But then, if what is necessary is to draw up a new legend, to find a piece of our DNA for a long time denied, it could be interesting to follow Cosimo’s example: to shelter among the elk branches, observing at a distance, albeit short, what happens on our feet⁴.
Perhaps, the main question, by virtue of the difficulties that we will have to face, no longer concerns only man and his living, but comes back to its steps and knocks on the door of a more uncomfortable and remote feeling that, this time, involves man and whoever generated him.

Considerations on this might be risky. Although, the search for comfort and ease legitimately absorbs our efforts, a part of us belonging to the technology era remains irresistibly attracted to some scenarios totally deviating from the progress sphere and the virtual sciences frantic race.

The charm of the accidental, of the unfinished, of what is “genuinely” spontaneous and natural never leaves men and, therefore, architect’s heart and imagination, those who cannot fail to admire some examples of essentiality not given by a rigid and fashionable industrial aesthetic, but it is given by something totally different.

It could be possible to highlight an example case that might underline this idea, represented by the Arzachena house of Zanuso. The aesthetic it refers to is extremely evocative and familiar. It is suitable in being refuge and landscape at once, as well as being the perfect fusion between foreseen and unexpected, work and frame. The architectural envelope is shattered, resulting linked to the surrounding space both vertically and transversely. Materiality distinguishes it and matches its context almost camouflaging it.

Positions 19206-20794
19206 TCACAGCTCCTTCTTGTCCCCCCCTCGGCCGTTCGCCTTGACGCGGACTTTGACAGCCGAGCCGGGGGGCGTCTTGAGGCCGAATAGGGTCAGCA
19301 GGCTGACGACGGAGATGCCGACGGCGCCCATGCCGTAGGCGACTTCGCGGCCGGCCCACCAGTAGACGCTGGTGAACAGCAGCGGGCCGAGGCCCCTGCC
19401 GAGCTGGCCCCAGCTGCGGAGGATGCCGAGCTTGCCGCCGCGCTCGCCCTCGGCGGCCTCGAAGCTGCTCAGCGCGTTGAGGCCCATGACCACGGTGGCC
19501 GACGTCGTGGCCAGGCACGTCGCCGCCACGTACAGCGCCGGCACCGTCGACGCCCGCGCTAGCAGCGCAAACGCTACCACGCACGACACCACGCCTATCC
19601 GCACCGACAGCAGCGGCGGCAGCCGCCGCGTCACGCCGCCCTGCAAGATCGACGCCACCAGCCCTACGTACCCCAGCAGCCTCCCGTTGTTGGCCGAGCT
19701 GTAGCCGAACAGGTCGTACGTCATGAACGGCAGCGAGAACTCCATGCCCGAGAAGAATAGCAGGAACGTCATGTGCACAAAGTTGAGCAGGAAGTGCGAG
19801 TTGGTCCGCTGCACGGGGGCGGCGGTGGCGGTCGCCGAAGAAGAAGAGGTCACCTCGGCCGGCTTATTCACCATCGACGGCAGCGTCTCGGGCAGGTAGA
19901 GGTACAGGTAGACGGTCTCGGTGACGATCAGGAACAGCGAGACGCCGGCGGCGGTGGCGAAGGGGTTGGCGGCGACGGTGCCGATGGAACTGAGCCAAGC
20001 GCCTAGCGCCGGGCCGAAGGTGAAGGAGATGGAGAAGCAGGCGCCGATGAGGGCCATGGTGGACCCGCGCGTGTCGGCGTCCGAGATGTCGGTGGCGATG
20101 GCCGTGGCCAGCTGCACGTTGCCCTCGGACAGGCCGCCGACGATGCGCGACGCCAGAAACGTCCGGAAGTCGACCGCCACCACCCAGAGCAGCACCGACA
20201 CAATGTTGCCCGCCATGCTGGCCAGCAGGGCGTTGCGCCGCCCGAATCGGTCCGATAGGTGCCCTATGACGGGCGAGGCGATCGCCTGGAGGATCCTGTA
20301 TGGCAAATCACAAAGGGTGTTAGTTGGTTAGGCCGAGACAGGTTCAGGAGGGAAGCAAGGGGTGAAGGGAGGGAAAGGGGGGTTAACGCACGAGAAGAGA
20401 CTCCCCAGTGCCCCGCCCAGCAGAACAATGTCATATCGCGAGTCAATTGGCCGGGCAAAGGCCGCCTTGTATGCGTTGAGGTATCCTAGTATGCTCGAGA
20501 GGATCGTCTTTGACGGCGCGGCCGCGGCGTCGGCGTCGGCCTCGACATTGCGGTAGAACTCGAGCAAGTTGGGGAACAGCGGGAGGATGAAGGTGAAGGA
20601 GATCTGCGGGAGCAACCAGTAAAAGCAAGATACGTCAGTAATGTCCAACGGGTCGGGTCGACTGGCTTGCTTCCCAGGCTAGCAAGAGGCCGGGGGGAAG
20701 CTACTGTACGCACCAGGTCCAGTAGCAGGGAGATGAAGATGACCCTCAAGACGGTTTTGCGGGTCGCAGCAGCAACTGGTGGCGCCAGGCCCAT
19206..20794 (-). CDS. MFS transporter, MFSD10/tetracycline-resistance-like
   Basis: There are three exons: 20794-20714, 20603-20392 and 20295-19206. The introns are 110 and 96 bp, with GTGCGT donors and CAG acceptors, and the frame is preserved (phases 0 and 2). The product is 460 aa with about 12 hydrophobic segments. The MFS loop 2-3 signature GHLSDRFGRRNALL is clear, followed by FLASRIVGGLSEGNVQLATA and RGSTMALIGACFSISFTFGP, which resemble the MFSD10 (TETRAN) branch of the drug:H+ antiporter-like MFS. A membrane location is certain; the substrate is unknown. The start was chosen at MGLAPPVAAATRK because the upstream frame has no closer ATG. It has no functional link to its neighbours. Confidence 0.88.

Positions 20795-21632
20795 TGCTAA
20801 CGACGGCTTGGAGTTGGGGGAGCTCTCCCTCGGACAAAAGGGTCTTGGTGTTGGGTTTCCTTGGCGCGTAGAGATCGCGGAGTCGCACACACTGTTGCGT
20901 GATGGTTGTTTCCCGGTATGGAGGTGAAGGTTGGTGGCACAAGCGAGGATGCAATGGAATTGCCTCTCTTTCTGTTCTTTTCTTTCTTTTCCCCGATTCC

It is important to underline that this case is not meant to be a model to be aimed, as it is clearly anachronistic. Nonetheless, it invites to search for a deeper connection between work and nature. This effort probably will not directly contribute to the development of sustainable technologies, but it could be a pedagogical tool and bearer of values and bonds lost for centuries. If I’m not mistaken, this is one of the best goals to which our profession originally aspires, although there is a certain ambiguity around it nowadays.

My invitation tries to foster a thoughtful and sentimental approach towards the territory, to let the ecological “new paradigm” identify itself as such, without relying on mere coatings or dummy technicalities. Thus, seeking to harmoniously recompose tradition and innovation. In other words, “it is necessary to develop an architecture that could come back as the art of inhabiting the earth under the banner of a new alliance, where thought is not meant as something that divides man and cosmos, but as a connecting structure”⁵.

Translated into English by Francesco Merra.

¹ G. Clément, Manifeste du Tiers paysage, Editions Sujet/Objet, Montreuil, 2003.
² S. Chiodo, La bellezza: un’introduzione al suo passato e una proposta per il suo futuro, Mondadori, Milano, 2015.
³ A. Forty, Words and Buildings: A Vocabulary of Modern Architecture, Thames & Hudson, London, 2004.
⁴ I.Calvino, The Baron In The Trees, Mariner Books, Boston, 1977.
⁵ P. Portoghesi, Nature and Architecture, Skira, Milano, 2000.

– S. Freud, Psicologia delle masse e analisi dell’Io, Bollati Boringhieri, 1975.

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She was born in Padua in 1996. After obtaining a high school diploma, she moved to Milan where in 2018 she obtained a degree in Architectural Design at the Polytechnic of Milan. During the three-year course she spent a period of exchange in Paris at the ENSAPLV Paris La Villette. She currently experiments and continues her Master’s studies always at the Polytechnic. Curious she is interested in psychology, anthropology and philosophy in addition to artistic disciplines in general. She loves photography, freehand drawing, singing and reading all kinds of books.